Rees introduces the concepts of Nawr Yr Arwr \ Now The Hero and discusses Sheers’ response to the ancient Celtic poem Y Gododdin; Roberts’ interpretation of this in musical form in a specific setting; and Griffiths unique interpretation of paintings as war memorials in contemporary landscape.
Chaired by Jasper Rees.
Now The Hero is the highlight in Wales for the final year of 14-18 NOW, the UK’s arts programme for the First World War centenary.
The launch of a new bilingual collection of poetry, Cuddle Call? by National Poet of Wales Ifor ap Glyn. An ambassador for Welsh-language poetry both at home and internationally, Ifor’s work is often translated. Chaired by Professor Damian Walford Davies.
Cyflwynir cyfrol newydd o gerddi dwyieithog, Cuddle Call? (Gwasg Carreg Gwalch) gan Fardd Cenedlaethol Cymru Ifor ap Glyn. Mae Ifor yn awyddus iawn i fynd â barddoniaeth Gymraeg ar draws y byd, a chaiff ei waith ei gyfieithu’n gyson. Cadeirir gan yr Athro Damian Walford Davies.
Ursula Martin was diagnosed with ovarian cancer aged 31 and walked around Wales to raise money for a cancer charity: she recorded the experience in One Woman Walks Wales. Hannah Engelkamp’s book and film Seaside Donkey were based on her experience travelling with this companion around Wales. Hannah’s meanders are now accompanied by her toddler, Osian, who inspired her current writing on ‘wilding’ childhood and what the ‘dériving’ and colonialist habits of infants can teach us about travel. They talk to Gwen Davies.
The British government’s own analysis of the economic impact of Brexit forecasts a fall in gross domestic product of 9% for Wales. The role of non-resident Welsh people (the Welsh Diaspora) and their soft power, in bringing new wealth and prosperity to Wales, is of huge importance and could be transformational. With global engagement changing the fortunes of nations and exerting huge influence over many aspects of public life and economic development, it’s time Wales got serious about diaspora. Mark Neale, CEO and founder of Mountain Warehouse, Kingsley Atkins, the founder and CEO of Ireland’s Diaspora Matters, and Rachel Minto, an EU expert based at Cardiff University, talk to Guto Harri.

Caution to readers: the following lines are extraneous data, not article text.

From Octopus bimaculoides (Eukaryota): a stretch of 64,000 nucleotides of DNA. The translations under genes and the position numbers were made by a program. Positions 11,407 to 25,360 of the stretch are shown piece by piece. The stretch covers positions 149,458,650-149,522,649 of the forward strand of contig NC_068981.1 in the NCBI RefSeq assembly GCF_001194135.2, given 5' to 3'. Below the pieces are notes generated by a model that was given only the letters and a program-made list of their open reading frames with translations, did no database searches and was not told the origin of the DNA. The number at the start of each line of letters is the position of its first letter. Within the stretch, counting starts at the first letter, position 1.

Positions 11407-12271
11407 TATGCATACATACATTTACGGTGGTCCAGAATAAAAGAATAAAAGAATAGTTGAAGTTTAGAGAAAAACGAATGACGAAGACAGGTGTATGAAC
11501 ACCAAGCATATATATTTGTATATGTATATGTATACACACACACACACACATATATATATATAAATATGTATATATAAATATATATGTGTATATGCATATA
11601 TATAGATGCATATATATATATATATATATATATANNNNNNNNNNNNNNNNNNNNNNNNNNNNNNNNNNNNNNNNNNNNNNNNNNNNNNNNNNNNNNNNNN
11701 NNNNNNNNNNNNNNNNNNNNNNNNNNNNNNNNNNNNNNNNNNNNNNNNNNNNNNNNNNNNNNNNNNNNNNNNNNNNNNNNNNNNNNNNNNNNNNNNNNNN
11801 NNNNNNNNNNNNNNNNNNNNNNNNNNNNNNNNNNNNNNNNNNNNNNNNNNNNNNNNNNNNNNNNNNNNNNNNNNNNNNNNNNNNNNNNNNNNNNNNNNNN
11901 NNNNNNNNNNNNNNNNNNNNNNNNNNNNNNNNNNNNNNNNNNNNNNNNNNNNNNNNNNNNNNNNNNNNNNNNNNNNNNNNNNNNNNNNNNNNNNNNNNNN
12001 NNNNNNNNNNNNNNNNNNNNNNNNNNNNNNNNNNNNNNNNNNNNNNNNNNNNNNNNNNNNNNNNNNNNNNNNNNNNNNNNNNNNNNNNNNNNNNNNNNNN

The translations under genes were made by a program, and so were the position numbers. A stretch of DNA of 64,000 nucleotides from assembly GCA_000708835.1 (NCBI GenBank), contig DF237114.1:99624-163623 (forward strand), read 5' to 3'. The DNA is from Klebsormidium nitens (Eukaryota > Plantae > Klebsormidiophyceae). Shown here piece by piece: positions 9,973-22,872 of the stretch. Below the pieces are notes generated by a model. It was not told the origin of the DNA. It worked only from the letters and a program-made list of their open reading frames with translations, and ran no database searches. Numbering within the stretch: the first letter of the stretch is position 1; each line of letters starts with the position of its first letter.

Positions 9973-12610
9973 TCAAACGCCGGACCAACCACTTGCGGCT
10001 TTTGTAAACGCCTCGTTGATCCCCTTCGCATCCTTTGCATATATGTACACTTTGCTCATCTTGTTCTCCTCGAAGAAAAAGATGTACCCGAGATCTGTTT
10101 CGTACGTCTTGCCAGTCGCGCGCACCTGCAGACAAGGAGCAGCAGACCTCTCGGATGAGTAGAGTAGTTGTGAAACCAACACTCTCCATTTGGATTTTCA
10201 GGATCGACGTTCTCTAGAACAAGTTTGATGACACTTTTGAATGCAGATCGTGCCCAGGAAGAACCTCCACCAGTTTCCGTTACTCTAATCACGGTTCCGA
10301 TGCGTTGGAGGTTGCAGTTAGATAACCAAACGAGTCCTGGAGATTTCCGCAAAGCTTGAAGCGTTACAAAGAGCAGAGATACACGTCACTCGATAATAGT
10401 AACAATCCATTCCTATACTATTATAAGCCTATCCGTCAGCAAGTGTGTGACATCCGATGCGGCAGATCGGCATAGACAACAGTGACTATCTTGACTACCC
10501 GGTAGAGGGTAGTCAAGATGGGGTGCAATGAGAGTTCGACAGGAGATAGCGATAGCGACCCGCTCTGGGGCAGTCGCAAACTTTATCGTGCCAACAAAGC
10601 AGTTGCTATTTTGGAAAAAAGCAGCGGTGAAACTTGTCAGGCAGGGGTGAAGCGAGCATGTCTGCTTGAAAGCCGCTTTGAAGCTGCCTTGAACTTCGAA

A world leading expert in her field, Professor Davies has visited countries all around the world to see how they are responding to the serious effects of climate change. A recipient of the Philip Leverhulme Prize and most recently a Fulbright Scholarship, Professor Davies presented the popular groundbreaking documentary series Her yr Hinsawdd (Climate Challenge). With the programme’s producer, Elin Rhys, she will discuss the importance and the challenges of engaging the public with scientific research.
Roy Noble is a Welsh legend – a consummate broadcaster, mischievous raconteur and collector of tales. His new book, launched today, is a glorious weft of fact, fiction and fancy – always moving and hilarious, elegantly told and often true. Pull up a chair…
The hugely ambitious Parthian press project to gather in one imprint the greatest Welsh writing in English of the past 100 years has now reached 50 titles – from Raymond Williams and Margiad Evans to Rachel Trezise and Leonora Brito. Phil George leads a conversation about the scope and scale, impact and treasures of Welsh literature. What do we learn from these modern classics? What might the next 50 books be? And how might they be selected?